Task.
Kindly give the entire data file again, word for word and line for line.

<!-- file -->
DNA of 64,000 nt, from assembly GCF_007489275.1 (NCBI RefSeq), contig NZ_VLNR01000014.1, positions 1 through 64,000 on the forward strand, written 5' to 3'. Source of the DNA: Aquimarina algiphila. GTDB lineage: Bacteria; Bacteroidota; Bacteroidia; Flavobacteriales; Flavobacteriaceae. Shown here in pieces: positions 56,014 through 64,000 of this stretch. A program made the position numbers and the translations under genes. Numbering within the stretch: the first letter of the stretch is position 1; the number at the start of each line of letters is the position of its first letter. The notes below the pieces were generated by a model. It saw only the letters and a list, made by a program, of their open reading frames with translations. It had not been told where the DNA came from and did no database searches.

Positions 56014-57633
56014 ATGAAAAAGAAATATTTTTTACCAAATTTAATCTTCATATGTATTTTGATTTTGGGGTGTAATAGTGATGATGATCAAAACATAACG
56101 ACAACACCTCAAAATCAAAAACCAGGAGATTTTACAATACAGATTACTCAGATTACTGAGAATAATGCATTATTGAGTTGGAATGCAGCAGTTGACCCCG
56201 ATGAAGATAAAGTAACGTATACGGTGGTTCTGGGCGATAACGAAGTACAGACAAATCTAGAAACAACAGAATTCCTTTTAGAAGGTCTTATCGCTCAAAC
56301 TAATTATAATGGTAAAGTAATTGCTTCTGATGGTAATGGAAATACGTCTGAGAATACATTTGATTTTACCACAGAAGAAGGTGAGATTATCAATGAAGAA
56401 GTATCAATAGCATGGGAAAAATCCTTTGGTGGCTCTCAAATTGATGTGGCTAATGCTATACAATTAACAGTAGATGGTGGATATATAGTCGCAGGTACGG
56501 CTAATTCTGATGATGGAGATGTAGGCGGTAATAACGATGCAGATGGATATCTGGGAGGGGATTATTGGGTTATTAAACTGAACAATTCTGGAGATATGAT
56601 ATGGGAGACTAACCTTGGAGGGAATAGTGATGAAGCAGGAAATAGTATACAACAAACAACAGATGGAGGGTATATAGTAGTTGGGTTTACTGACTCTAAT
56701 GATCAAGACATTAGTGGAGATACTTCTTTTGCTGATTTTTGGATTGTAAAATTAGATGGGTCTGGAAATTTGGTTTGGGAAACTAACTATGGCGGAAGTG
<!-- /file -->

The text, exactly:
DNA of 64,000 nt, from assembly GCF_007489275.1 (NCBI RefSeq), contig NZ_VLNR01000014.1, positions 1 through 64,000 on the forward strand, written 5' to 3'. Source of the DNA: Aquimarina algiphila. GTDB lineage: Bacteria; Bacteroidota; Bacteroidia; Flavobacteriales; Flavobacteriaceae. Shown here in pieces: positions 56,014 through 64,000 of this stretch. A program made the position numbers and the translations under genes. Numbering within the stretch: the first letter of the stretch is position 1; the number at the start of each line of letters is the position of its first letter. The notes below the pieces were generated by a model. It saw only the letters and a list, made by a program, of their open reading frames with translations. It had not been told where the DNA came from and did no database searches.

Positions 56014-57633
56014 ATGAAAAAGAAATATTTTTTACCAAATTTAATCTTCATATGTATTTTGATTTTGGGGTGTAATAGTGATGATGATCAAAACATAACG
56101 ACAACACCTCAAAATCAAAAACCAGGAGATTTTACAATACAGATTACTCAGATTACTGAGAATAATGCATTATTGAGTTGGAATGCAGCAGTTGACCCCG
56201 ATGAAGATAAAGTAACGTATACGGTGGTTCTGGGCGATAACGAAGTACAGACAAATCTAGAAACAACAGAATTCCTTTTAGAAGGTCTTATCGCTCAAAC
56301 TAATTATAATGGTAAAGTAATTGCTTCTGATGGTAATGGAAATACGTCTGAGAATACATTTGATTTTACCACAGAAGAAGGTGAGATTATCAATGAAGAA
56401 GTATCAATAGCATGGGAAAAATCCTTTGGTGGCTCTCAAATTGATGTGGCTAATGCTATACAATTAACAGTAGATGGTGGATATATAGTCGCAGGTACGG
56501 CTAATTCTGATGATGGAGATGTAGGCGGTAATAACGATGCAGATGGATATCTGGGAGGGGATTATTGGGTTATTAAACTGAACAATTCTGGAGATATGAT
56601 ATGGGAGACTAACCTTGGAGGGAATAGTGATGAAGCAGGAAATAGTATACAACAAACAACAGATGGAGGGTATATAGTAGTTGGGTTTACTGACTCTAAT
56701 GATCAAGACATTAGTGGAGATACTTCTTTTGCTGATTTTTGGATTGTAAAATTAGATGGGTCTGGAAATTTGGTTTGGGAAACTAACTATGGCGGAAGTG